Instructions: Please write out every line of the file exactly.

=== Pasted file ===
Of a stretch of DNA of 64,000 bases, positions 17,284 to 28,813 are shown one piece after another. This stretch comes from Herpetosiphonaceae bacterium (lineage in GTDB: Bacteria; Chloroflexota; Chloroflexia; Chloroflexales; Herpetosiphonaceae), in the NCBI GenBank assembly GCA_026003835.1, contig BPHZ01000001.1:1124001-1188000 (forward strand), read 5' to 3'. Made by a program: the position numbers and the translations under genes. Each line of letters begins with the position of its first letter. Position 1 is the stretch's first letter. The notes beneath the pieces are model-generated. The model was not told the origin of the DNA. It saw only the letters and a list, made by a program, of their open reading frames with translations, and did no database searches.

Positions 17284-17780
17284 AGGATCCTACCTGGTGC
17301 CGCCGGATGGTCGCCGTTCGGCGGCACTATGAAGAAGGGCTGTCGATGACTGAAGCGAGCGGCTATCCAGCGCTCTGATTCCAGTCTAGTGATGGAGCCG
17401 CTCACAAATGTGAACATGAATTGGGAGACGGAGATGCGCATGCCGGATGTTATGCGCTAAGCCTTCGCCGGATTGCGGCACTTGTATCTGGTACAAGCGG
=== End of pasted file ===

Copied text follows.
Of a stretch of DNA of 64,000 bases, positions 17,284 to 28,813 are shown one piece after another. This stretch comes from Herpetosiphonaceae bacterium (lineage in GTDB: Bacteria; Chloroflexota; Chloroflexia; Chloroflexales; Herpetosiphonaceae), in the NCBI GenBank assembly GCA_026003835.1, contig BPHZ01000001.1:1124001-1188000 (forward strand), read 5' to 3'. Made by a program: the position numbers and the translations under genes. Each line of letters begins with the position of its first letter. Position 1 is the stretch's first letter. The notes beneath the pieces are model-generated. The model was not told the origin of the DNA. It saw only the letters and a list, made by a program, of their open reading frames with translations, and did no database searches.

Positions 17284-17780
17284 AGGATCCTACCTGGTGC
17301 CGCCGGATGGTCGCCGTTCGGCGGCACTATGAAGAAGGGCTGTCGATGACTGAAGCGAGCGGCTATCCAGCGCTCTGATTCCAGTCTAGTGATGGAGCCG
17401 CTCACAAATGTGAACATGAATTGGGAGACGGAGATGCGCATGCCGGATGTTATGCGCTAAGCCTTCGCCGGATTGCGGCACTTGTATCTGGTACAAGCGG